Napoleon and the Jews of Europe

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On the bicentenary of Napoleon’s death, François Guesnet reflects on his relationship with Europe’s Jews.

1806: Battle of Jena. After the picture by Meissonier in the collection of Monsieur Edmond Simon. Photo: Wikipedia

During a stagecoach journey in the north of France in 1799, an agent of the secret police struck up a conversation with a Jewish fellow traveller to find out what he thought of the revolution. The answer was prudent enough: It would astound the world. Perhaps discouraged by this circumspect reply, the agent then turned to theology, inquiring whether the Jews were still waiting for the Messiah. It is probably the reply to this question that made the agent write down the conversation and the police keep a record of it. The answer was: ‘No, he has arrived! After the taking of the Holy Land by Bonaparte, the Temple in Jerusalem will rise! And there are 1,500,000 Jews in Europe who, if they must, will sacrifice their fortunes and their lives for such a glorious enterprise.’

This enthusiastic reply must have in turn astounded the agent who left it to his superior to decide whether one could exploit this enthusiasm by ‘caressing religious prejudices’ of the Jews, or ‘laugh about it as a joke.’ Napoleon Bonaparte’s campaign in Egypt and Palestine (1798-1801) and his related call on the Jews of Europe to join this military effort and ‘resurrect Jerusalem’ impressed Jewish minds across the continent. The call’s impact was reinforced coming from the most successful military leader of the revolutionary nation which had offered equal rights to the Jews not as an act of toleration, but on the basis of an implementation of a legal principle that all citizens were equal.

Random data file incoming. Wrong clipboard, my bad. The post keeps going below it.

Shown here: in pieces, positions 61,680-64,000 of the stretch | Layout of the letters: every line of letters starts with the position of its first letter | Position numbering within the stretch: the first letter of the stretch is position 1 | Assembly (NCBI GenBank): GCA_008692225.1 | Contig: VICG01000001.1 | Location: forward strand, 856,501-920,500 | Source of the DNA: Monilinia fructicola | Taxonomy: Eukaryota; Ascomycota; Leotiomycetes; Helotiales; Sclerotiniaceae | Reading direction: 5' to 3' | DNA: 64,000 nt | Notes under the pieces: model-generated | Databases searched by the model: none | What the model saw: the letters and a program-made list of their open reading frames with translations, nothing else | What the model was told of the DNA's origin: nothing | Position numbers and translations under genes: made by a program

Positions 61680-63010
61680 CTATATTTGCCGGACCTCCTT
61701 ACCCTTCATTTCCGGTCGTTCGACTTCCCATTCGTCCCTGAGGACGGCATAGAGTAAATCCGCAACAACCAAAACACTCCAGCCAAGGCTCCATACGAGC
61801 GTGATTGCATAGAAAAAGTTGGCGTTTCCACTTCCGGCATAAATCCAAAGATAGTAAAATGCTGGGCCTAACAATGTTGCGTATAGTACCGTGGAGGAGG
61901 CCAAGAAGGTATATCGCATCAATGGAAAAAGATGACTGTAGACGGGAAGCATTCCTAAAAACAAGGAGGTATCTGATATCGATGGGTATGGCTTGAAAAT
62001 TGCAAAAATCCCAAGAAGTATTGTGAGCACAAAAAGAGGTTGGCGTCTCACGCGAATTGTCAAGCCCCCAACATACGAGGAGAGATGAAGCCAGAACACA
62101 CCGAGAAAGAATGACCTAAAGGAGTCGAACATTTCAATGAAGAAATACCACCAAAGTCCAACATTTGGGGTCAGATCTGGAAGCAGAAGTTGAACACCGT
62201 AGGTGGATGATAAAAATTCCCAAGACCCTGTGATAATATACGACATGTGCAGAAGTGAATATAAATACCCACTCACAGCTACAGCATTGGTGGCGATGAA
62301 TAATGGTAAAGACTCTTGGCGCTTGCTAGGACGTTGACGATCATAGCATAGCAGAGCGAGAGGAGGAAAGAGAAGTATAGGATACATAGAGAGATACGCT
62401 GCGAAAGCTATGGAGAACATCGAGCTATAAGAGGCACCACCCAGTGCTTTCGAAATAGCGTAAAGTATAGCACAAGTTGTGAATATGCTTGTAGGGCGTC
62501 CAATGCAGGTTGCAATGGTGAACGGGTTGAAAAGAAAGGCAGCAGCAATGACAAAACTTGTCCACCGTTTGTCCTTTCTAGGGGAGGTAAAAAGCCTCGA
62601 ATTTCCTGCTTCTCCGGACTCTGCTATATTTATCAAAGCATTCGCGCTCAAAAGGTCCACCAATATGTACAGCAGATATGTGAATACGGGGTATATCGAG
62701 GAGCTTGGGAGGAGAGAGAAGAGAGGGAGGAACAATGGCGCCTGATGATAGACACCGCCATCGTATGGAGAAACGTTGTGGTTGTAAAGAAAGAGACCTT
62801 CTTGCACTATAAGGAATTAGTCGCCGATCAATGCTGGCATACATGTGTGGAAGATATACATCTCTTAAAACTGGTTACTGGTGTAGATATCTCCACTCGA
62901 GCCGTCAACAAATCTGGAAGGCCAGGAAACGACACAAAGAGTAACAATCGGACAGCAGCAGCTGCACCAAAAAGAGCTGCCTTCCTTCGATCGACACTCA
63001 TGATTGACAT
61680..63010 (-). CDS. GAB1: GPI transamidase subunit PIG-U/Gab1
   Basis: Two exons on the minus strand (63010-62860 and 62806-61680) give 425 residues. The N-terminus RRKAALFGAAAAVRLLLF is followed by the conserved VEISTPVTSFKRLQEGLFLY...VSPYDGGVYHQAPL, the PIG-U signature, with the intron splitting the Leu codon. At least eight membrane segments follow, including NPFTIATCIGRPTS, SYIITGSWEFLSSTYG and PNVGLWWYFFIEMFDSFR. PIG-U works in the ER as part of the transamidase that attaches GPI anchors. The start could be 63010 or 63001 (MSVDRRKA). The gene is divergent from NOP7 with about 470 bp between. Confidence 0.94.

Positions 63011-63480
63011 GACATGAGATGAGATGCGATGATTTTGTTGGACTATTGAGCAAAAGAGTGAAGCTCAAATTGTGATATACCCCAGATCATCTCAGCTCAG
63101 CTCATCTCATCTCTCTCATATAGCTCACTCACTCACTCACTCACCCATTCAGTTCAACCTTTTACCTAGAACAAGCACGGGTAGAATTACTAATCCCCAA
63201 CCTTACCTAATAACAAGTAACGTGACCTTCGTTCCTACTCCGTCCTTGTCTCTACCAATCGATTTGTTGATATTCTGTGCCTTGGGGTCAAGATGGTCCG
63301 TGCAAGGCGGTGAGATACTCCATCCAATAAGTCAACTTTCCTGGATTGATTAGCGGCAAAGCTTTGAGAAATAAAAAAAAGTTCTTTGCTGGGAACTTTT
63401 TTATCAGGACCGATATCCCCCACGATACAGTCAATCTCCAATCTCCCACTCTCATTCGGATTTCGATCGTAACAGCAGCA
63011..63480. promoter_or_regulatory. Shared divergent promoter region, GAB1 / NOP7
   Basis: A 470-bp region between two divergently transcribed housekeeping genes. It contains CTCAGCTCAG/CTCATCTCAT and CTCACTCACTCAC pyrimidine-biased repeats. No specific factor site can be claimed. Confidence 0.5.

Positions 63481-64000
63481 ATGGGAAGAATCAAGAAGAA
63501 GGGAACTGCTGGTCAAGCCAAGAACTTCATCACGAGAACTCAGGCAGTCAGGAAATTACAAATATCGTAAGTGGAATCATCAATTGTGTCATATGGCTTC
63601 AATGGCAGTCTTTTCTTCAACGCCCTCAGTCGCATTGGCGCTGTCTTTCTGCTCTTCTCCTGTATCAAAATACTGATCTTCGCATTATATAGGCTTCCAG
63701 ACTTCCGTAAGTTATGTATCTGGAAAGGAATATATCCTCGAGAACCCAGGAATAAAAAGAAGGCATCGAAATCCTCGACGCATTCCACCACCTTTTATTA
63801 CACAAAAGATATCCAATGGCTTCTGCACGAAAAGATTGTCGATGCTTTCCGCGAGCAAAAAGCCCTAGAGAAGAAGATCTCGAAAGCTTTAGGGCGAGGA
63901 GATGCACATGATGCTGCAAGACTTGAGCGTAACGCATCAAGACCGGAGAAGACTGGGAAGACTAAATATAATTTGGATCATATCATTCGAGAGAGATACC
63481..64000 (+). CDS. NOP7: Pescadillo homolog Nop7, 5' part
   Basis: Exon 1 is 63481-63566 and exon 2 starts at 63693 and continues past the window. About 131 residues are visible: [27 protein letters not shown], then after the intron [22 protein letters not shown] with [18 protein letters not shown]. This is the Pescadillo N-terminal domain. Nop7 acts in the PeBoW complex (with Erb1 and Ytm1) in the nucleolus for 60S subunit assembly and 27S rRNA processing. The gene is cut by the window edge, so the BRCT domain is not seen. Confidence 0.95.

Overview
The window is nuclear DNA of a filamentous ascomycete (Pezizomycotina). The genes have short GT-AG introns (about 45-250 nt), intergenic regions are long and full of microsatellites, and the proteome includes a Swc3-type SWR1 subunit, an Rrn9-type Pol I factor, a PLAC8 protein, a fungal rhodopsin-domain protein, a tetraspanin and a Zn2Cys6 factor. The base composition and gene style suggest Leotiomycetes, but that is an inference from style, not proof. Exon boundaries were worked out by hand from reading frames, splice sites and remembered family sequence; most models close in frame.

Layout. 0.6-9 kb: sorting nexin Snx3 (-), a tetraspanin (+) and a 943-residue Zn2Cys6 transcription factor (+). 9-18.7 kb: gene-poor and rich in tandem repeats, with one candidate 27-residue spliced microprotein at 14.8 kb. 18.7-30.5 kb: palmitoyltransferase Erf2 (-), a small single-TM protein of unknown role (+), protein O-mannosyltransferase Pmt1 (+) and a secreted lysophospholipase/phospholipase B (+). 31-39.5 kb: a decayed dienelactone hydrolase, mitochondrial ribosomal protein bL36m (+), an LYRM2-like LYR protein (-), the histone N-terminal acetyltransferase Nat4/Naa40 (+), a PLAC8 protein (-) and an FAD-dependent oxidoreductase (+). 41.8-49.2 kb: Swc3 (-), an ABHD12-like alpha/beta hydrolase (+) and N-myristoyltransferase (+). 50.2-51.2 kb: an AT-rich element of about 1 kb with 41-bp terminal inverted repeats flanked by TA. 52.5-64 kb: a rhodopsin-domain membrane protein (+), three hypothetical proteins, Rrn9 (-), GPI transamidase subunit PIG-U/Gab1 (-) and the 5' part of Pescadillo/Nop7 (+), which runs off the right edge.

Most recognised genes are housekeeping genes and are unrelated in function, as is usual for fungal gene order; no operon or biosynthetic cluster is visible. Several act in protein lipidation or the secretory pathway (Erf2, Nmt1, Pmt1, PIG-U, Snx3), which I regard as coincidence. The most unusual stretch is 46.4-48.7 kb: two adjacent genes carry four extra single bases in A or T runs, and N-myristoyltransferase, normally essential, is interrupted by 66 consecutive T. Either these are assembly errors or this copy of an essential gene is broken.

Jean-Simon Berthélemy: Bonaparte visiting the fountains of Moses in December 1798. Photo: Wikipedia

Napoleon was well aware of the different sides of this debate: On the one hand, the expectation that Jews would give up their communal traditions, and especially their legal autonomy, in exchange for their new status as equal citizens, and on the other, the fear – especially strong in Alsatia and Lotharingia – that this status would allow the Jews to continue what was considered by many as their negative role in money-lending. This issue would prompt him, then Emperor, in 1808 to impose the ‘Infamous Decree’ suspending the emancipation in these provinces for ten years (with the consequence of a similar suspension in the Duchy of Warsaw, a tributary of France at the time).

In the decade between the Egyptian campaign and the ‘Infamous Decree’, Napoleon was considered by some Jewish communities as an ally. He recognized that Jews were both a religious community and a people, and demonstrated this understanding by the deliberations of the Assembly of Notables in 1806 and the Sanhedrin in 1807, with Jewish delegates from territories under French control welcomed to Paris as much as representatives of a faith community and of a nation. In the wake of these deliberations, Napoleon in 1808 established the Central Israelite Consistory of France, a novel form to create a bond between a distinct religious community and the state. The introduction of the Code Civil in German provinces helped to ease restrictions on Jewish settlement and occupations, measures which would be taken back after Napoleon’s defeat in 1815.

Bodleian Libraries, Polish diet, with French desert. Satire on Napoleon’s Russian campaign. (British political cartoon). 8 December 1812. Photo: Wikipedia